Recurring allegations of sexual violence in Ontario post-secondary schools prompted Humber College to examine its own security to ensure the safest possible environment for students and staff.
“Humber is very big on community and within that community we want people to know we are there for them, no matter what,” said Aaron Brown, co-ordinator for sexual violence prevention and education for Humber.
Statistics Canada reports one in 10 female students are sexually assaulted in a post-secondary environment. Surveys show many victims knew their attacker and believed that if they reported the assault, they would not be believed.
“The National Sex Violence Resource Centre reports that only two to eight per cent of rapes reported are actually found false. So why so many questions? Why the smear campaign?” asked Cheryl Nembhard, a Canadian filmmaker and social advocate who was the keynote speaker at this year’s virtual Take Back the Night for Humber on Wednesday, Humber’s sixth annual rally.
Take Back the Night is held across Canada and the U.S. in remembrance of microbiologist Susan Alexander Speech, who was stabbed to death while walking home in 1975. Citizens of her hometown Philadelphia responded with a march protesting women have the right to walk alone at night and not be afraid.
Nembhard said disbelief from others is often more damaging than the attack itself.
She praised Humber and the University of Guelph-Humber for their efforts to provide both security and compassionate services.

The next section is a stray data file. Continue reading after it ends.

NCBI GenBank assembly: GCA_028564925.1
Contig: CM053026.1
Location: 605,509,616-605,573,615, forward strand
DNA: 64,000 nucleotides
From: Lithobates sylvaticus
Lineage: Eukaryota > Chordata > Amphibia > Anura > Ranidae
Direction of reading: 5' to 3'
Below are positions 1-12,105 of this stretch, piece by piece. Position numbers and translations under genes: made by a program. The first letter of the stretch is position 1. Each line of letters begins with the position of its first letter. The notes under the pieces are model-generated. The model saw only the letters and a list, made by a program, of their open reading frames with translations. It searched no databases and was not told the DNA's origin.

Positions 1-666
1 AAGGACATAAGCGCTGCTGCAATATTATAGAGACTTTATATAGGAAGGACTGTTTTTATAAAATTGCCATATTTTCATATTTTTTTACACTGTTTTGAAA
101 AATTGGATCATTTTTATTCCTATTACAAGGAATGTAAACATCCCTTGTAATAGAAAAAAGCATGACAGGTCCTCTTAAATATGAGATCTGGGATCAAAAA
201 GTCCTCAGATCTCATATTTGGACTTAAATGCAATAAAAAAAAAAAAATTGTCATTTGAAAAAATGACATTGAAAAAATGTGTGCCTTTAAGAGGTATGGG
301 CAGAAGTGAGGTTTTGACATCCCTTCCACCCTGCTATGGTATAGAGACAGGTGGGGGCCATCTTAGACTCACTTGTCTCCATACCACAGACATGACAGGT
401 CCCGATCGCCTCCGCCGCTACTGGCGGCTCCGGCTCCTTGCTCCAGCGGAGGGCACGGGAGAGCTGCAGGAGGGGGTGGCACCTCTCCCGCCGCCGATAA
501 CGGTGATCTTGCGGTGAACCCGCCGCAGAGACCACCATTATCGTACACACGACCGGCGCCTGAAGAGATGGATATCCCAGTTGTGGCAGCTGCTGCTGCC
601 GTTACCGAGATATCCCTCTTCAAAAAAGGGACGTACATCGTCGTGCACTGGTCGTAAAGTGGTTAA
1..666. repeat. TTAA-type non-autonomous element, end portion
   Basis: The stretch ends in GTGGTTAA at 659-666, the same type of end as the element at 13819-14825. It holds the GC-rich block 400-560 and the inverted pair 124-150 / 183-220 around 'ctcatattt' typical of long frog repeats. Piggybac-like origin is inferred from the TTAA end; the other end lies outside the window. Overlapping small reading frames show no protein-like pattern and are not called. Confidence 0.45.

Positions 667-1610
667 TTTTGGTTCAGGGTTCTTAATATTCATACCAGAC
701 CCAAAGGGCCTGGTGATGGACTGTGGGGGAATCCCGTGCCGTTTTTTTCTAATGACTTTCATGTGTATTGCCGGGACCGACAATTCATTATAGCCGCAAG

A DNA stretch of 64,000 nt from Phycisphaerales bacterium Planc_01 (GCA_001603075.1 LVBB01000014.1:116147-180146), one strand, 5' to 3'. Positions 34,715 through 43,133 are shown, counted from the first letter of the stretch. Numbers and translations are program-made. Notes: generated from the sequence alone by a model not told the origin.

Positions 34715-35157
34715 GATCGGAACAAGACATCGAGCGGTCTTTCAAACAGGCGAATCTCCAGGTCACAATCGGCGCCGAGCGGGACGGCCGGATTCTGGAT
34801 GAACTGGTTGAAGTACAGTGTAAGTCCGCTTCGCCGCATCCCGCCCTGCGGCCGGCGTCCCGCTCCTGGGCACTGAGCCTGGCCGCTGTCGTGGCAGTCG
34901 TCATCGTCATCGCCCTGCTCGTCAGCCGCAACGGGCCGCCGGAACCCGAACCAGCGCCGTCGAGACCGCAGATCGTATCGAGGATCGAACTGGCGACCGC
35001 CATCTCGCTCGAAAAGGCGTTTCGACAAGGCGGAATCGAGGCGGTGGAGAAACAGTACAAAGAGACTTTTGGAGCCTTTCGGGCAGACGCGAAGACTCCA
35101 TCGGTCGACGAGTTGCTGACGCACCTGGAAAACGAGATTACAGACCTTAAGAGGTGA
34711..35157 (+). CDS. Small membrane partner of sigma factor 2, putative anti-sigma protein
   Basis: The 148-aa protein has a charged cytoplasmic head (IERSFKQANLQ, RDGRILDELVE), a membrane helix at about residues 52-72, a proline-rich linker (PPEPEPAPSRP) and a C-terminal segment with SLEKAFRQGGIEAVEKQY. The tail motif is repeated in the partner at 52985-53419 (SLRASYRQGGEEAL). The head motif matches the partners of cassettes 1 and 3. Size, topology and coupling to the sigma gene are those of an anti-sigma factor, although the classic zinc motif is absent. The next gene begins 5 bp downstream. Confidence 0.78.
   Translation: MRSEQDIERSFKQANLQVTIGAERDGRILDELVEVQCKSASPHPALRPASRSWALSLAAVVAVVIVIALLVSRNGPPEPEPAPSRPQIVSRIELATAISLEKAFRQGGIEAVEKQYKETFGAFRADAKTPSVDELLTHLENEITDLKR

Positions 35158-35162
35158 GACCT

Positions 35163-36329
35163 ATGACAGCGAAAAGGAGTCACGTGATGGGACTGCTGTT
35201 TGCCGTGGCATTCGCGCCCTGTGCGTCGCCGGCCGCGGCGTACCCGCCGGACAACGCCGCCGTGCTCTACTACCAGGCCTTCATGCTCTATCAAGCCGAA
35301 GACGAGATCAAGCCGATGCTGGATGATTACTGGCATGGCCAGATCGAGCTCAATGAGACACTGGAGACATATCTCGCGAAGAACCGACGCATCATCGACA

“I’m so super proud of Humber and the University of Guelph-Humber,” Nembhard said.
“There is such a strong commitment to the elimination of sexual violence in campuses and throughout their college communities,” she said.
“Humber College remains so committed to creating safer spaces for students, staff, and faculty. I stand and applaud that,” Nembhard said.
Alex Martin, from Humber’s Consent for Education Program, said her first Take Back the Night event was in 2019 when the rally was held in person. The sense of community always gives her chills, she said.
“Even though we might not all be survivors, or might not all be people that know someone who experienced sexual violence, we just come together as one,” she said.
“Just to be there and support folks who we know are out there.” Martin said.
Humber and Guelph-Humber created the Preventing and Responding to Sexual Violence Committee in 2019, focusing on preventing sexual violence and the education of prevention.
Ian Crookshank, dean of students for Humber, and George Bragues, interim vice-provost for Guelph-Humber, sent an email to students and faculty in September detailing the resources available, such as counseling, off and on-campus supports, phone numbers for helplines, and links to appropriate agencies.
Brown, who was praised Wednesday for his role in trying to eliminate sexual violence, said a key message was to “let people know they are not alone.”